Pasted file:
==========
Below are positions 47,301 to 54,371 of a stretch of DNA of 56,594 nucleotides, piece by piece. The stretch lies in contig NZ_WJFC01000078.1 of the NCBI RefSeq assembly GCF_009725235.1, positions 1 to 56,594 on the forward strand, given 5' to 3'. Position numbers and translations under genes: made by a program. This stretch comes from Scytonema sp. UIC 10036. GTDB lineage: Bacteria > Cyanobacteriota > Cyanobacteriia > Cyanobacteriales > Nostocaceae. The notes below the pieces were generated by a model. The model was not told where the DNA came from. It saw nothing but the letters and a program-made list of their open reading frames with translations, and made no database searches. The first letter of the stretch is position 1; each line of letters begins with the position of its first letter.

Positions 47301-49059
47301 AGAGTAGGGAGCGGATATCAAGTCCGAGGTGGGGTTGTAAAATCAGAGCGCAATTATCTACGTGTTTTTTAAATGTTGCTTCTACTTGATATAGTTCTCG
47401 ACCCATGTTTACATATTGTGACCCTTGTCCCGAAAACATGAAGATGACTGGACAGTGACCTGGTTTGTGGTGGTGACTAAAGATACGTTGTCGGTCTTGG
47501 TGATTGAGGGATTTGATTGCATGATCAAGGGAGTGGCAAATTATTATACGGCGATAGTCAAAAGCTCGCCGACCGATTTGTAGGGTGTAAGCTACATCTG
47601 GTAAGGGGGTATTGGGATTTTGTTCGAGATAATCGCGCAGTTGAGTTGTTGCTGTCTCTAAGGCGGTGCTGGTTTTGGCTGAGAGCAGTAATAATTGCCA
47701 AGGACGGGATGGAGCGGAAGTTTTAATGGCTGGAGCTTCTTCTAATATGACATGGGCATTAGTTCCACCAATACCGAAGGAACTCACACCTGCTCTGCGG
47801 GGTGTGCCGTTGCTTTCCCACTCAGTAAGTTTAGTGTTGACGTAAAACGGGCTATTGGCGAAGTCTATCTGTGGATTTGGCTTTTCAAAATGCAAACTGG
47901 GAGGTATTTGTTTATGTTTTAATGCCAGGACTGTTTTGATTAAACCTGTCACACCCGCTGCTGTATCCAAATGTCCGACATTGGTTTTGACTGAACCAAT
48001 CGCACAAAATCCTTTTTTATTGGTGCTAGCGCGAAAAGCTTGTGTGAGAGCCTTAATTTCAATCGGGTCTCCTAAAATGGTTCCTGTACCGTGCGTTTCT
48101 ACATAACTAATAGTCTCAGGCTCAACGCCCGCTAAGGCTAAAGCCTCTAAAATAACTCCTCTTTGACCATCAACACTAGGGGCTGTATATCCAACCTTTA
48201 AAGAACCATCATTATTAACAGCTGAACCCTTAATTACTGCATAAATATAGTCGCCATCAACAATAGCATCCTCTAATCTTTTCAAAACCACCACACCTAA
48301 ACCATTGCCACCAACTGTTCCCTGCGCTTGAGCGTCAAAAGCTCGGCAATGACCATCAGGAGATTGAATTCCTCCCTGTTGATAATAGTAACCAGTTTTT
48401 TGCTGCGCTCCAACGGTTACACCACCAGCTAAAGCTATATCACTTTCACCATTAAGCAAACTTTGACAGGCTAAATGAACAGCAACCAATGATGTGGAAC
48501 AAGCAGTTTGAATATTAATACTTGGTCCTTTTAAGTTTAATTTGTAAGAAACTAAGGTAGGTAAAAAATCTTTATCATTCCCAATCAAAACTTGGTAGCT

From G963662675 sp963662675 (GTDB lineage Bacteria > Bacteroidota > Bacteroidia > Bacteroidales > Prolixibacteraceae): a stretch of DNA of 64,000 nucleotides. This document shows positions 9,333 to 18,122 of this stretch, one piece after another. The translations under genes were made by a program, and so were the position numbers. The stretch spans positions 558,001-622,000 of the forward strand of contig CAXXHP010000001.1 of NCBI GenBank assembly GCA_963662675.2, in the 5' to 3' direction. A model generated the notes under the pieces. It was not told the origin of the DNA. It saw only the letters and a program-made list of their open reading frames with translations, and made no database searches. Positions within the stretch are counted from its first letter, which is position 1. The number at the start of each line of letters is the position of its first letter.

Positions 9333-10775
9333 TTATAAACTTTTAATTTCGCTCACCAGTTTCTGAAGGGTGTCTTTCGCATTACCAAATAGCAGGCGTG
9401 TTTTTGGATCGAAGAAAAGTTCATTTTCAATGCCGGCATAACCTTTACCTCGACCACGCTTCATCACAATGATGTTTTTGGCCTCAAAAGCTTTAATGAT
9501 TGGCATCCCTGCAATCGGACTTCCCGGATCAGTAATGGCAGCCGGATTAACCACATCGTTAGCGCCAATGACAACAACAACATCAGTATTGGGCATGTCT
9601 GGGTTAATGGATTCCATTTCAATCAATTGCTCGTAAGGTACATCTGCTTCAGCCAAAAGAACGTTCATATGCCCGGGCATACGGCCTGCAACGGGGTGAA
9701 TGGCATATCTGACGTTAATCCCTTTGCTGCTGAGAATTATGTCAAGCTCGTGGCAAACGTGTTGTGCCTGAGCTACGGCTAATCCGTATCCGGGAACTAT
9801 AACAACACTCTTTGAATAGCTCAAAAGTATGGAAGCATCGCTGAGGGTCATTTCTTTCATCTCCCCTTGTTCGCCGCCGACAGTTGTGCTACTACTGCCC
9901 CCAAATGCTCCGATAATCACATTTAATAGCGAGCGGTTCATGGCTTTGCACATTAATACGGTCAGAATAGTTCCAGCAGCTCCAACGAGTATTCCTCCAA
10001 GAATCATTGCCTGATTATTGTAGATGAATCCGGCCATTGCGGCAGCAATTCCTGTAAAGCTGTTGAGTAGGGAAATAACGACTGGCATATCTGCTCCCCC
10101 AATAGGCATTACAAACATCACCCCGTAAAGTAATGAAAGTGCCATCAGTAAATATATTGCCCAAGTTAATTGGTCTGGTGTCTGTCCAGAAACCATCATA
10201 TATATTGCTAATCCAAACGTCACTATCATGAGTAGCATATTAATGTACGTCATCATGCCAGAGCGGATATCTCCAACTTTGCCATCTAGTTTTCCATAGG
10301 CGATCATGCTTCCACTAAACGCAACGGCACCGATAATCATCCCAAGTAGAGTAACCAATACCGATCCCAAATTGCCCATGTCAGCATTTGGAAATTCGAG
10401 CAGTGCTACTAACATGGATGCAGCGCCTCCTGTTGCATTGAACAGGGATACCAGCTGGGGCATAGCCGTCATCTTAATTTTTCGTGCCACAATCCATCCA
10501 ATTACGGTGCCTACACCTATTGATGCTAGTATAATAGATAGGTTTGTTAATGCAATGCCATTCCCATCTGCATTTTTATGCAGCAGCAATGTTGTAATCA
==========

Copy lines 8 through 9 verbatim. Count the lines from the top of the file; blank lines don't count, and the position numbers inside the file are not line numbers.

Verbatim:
47801 GGTGTGCCGTTGCTTTCCCACTCAGTAAGTTTAGTGTTGACGTAAAACGGGCTATTGGCGAAGTCTATCTGTGGATTTGGCTTTTCAAAATGCAAACTGG
47901 GAGGTATTTGTTTATGTTTTAATGCCAGGACTGTTTTGATTAAACCTGTCACACCCGCTGCTGTATCCAAATGTCCGACATTGGTTTTGACTGAACCAAT